Whether you’re getting ready to graduate or you’ve been out of school for a while, continuing to be proactive about your PR education is crucial to your career development and long-term success in the industry.
As a recent graduate and fresh PR professional, I’ve realized how important it is to be familiar with current trends and themes – all the way from interacting with media to creating the most engaging social content. The industry continues lurching forward, with expectation to grow 9 percent according to The Bureau of Labor Statistics, and being a recent graduate affords me a certain perspective around what education looks like externally and internally.
Below are some best practices on how to remain current in your PR education, whether a current college student or college graduate starting out in the field.
Current college students
Create and maintain relationships with your professors – As freshmen, we’re told to visit professors’ during their office hours to introduce ourselves. I can attest, even in a 500-person class, the professor will remember your face, if not your name. Building these relationships is not only good practice for future relationship-building but professors often have a solid network and are willing to share it.
Utilize your university’s online job/volunteer-search portals – Often, these portals allow you to customize your search by industry, job title, job type (internship, part-time, full-time) employer, and even location. Whether you’re hunting for a job or looking through all the available opportunities, this resource allows you to sleuth for all the possibilities. Not only are job portals helpful to recognizing possibilities but you’re able to examine various PR businesses’ websites to get a sense of how they function, their best practices, how large/small the business is, and more.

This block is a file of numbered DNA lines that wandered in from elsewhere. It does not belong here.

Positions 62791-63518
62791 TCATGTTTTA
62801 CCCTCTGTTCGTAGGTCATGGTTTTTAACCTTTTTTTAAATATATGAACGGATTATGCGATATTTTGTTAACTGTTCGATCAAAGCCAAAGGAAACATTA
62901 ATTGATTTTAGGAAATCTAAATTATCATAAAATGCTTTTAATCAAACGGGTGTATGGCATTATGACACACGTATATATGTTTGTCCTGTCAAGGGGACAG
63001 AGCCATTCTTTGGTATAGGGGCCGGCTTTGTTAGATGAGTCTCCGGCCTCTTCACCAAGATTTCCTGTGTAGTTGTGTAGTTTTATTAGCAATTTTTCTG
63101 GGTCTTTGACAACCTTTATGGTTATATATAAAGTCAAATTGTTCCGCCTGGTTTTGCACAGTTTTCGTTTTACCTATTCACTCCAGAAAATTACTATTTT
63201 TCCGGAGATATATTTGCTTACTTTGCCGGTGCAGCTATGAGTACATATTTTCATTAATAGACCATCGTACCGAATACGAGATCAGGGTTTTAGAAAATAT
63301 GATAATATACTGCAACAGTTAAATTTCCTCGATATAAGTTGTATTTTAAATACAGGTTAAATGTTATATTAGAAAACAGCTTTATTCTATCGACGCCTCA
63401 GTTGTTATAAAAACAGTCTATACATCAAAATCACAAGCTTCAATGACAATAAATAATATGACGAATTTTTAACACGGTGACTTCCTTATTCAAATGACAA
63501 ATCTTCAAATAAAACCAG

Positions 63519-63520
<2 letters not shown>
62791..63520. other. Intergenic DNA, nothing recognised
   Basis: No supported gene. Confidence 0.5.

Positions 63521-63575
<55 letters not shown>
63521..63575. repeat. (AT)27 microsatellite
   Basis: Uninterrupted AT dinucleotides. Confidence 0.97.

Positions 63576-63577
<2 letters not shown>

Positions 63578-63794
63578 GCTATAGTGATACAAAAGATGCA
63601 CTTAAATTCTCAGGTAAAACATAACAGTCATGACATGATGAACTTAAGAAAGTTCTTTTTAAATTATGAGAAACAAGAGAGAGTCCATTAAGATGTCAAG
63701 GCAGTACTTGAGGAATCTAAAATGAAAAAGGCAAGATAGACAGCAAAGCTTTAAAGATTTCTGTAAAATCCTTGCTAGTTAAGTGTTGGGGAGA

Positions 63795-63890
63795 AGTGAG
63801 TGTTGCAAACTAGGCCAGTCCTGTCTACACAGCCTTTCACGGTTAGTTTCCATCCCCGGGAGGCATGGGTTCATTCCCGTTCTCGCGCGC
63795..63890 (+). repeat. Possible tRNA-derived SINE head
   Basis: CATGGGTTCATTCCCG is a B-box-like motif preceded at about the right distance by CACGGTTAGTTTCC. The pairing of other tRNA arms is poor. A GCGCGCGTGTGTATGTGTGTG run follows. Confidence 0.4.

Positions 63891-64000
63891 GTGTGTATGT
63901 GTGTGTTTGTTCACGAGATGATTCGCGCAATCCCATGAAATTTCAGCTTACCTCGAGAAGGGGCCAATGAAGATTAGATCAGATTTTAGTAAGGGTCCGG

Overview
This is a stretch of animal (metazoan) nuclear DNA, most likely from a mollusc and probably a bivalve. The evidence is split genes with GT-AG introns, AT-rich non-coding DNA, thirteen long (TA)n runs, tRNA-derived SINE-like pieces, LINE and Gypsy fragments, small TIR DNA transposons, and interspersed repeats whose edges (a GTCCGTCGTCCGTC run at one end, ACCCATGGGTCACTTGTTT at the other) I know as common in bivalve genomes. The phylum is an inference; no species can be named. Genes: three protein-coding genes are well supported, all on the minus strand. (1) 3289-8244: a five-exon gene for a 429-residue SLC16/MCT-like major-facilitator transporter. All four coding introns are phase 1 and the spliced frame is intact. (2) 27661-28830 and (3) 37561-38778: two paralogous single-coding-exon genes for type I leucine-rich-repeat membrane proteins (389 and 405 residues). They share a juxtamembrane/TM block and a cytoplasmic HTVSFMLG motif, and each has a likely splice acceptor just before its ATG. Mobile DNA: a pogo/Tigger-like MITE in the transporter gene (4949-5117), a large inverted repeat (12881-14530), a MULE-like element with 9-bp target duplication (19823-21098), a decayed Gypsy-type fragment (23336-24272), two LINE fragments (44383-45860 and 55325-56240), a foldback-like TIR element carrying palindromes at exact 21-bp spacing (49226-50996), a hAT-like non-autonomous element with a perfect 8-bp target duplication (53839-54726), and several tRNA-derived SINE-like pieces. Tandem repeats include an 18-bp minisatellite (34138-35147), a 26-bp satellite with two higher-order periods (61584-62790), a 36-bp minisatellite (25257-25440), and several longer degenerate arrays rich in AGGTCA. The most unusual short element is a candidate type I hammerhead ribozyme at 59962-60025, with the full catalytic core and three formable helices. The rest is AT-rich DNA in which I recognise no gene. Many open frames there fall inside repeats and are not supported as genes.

Current college students & college graduates:
Read books and articles – There are a handful of PR books and resources for educational articles. Communiquè’s very own founders, Colleen and Jennifer, wrote Strategic Public Relations: 10 Principles to Harness the Power of PR, which is now used as a textbook at higher education institutions. Some of my other favorite books and websites are below:
Leverage LinkedIn and other professional networking sites – Over the years, LinkedIn has become a hub for building and maintaining company and personal brands. Additionally, it allows you to share and keep track of your achievements over the years and network with industry leaders. It is an especially useful tool when creating briefing documents for interviews.
In a flourishing industry, it’s crucial to be proactive in your PR education and hone your personal skills. Stay tuned, I’m exploring mine.
Tags: education, Networking, PRprofessional